Posted:   Jun 3, 2014 - 2:30 PM   
 By:   Mr. Marshall   (Member)

Sounds good!!!!!!!!!!!!!!
brm

 
 
 Posted:   Jun 3, 2014 - 6:27 PM   
 By:   dan the man   (Member)

Soon there will be no more secrets about anything. There is none anymore in my world.Will in the end that bring forth a better world? Maybe yes, maybe no?I have not spent enough time to think about it to make a decision. We shall all find out sooner or later.

 
 
 Posted:   Jun 4, 2014 - 8:23 AM   
 By:   Ado   (Member)

The best story is that he did a 'good deed' but underneath it all, he is just an anti-social nerd that craved celebrity and attention and chicks. That would be typical Stone style, if Snowden thinks he is going to be made into a hero figure, he is in for a rude awakening.

 
 Posted:   Jun 4, 2014 - 8:26 AM   
 By:   PhiladelphiaSon   (Member)

So, this will be fiction, then.

 
 Posted:   Jun 4, 2014 - 8:47 AM   
 By:   Francis   (Member)

The best story is that he did a 'good deed' but underneath it all, he is just an anti-social nerd that craved celebrity and attention and chicks. That would be typical Stone style, if Snowden thinks he is going to be made into a hero figure, he is in for a rude awakening.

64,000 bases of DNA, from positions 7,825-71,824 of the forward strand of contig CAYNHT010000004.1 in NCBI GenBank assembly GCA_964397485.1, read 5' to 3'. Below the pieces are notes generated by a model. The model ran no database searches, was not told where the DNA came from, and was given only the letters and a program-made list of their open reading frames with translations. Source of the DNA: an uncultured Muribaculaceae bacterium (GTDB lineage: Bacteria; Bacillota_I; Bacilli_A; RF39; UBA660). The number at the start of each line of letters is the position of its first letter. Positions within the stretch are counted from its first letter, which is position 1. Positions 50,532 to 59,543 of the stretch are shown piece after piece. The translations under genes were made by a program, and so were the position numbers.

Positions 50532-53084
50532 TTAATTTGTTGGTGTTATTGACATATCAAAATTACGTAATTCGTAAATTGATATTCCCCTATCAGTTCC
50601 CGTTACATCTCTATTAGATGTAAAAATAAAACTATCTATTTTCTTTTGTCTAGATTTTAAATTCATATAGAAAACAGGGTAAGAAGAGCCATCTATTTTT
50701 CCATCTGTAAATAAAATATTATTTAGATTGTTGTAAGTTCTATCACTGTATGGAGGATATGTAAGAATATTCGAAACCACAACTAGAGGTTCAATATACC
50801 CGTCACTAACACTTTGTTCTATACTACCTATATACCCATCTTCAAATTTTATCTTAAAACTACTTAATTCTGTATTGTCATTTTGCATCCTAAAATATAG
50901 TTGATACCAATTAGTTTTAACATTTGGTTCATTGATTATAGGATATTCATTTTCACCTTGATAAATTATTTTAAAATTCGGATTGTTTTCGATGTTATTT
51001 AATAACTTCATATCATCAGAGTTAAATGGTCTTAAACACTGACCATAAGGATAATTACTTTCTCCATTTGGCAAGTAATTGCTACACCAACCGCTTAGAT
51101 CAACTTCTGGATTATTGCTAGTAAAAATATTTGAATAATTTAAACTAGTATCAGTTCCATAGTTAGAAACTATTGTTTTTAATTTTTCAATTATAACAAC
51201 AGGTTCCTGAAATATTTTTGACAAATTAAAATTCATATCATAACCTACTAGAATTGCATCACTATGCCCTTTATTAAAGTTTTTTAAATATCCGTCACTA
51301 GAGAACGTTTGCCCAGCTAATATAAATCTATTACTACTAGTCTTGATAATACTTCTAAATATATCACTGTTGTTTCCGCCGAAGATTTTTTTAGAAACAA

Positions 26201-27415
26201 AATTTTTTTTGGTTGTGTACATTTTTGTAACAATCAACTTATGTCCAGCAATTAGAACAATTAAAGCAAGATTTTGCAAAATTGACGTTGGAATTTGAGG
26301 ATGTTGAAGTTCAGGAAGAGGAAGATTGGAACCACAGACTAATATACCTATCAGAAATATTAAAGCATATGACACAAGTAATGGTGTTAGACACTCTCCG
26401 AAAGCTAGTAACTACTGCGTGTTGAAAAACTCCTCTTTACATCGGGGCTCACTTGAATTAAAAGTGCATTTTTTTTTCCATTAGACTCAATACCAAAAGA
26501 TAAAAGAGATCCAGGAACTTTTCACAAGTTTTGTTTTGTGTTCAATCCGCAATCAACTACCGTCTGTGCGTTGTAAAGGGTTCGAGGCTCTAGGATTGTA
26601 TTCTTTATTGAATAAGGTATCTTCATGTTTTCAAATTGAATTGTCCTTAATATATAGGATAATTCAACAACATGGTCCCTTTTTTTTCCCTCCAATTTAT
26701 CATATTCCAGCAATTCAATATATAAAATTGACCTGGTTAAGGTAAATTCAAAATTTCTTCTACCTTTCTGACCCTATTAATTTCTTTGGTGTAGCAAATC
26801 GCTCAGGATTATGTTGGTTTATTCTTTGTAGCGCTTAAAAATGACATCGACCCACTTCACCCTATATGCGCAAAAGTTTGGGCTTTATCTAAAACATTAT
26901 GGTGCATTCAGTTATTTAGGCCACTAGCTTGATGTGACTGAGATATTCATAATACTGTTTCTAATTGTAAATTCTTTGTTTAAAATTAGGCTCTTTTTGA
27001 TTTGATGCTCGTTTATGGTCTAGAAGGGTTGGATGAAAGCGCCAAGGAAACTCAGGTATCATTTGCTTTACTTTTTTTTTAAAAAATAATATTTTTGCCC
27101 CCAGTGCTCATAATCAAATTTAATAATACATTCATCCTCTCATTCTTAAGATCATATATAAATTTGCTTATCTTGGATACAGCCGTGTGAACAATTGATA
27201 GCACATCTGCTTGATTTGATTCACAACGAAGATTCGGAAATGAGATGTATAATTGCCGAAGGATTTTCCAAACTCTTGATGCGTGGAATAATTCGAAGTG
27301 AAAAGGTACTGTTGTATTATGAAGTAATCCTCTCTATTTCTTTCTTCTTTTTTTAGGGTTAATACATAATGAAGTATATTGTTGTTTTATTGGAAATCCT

I doubt Snowden will have any involvement. Julian Assange also wanted nothing to do with Fifth Estate (perhaps because he was portrayed as an anti-social nerd that craved celebrity and attention and chicks) Still a great film though!

 
 
 Posted:   Jun 4, 2014 - 9:08 AM   
 By:   Ado   (Member)

So, this will be fiction, then.

you would say that based on what exactly? You surely are not naive enough to believe Snowden did this for the "good the world" without any personal dark motives?

 
 
 Posted:   Jun 4, 2014 - 9:09 AM   
 By:   Ado   (Member)

The best story is that he did a 'good deed' but underneath it all, he is just an anti-social nerd that craved celebrity and attention and chicks. That would be typical Stone style, if Snowden thinks he is going to be made into a hero figure, he is in for a rude awakening.

I doubt Snowden will have any involvement. Julian Assange also wanted nothing to do with Fifth Estate (perhaps because he was portrayed as an anti-social nerd that craved celebrity and attention and chicks) Still a great film though!


Yeah, its surely a pattern that the computer geek leak guys never look like Brad Pitt or George Clooney.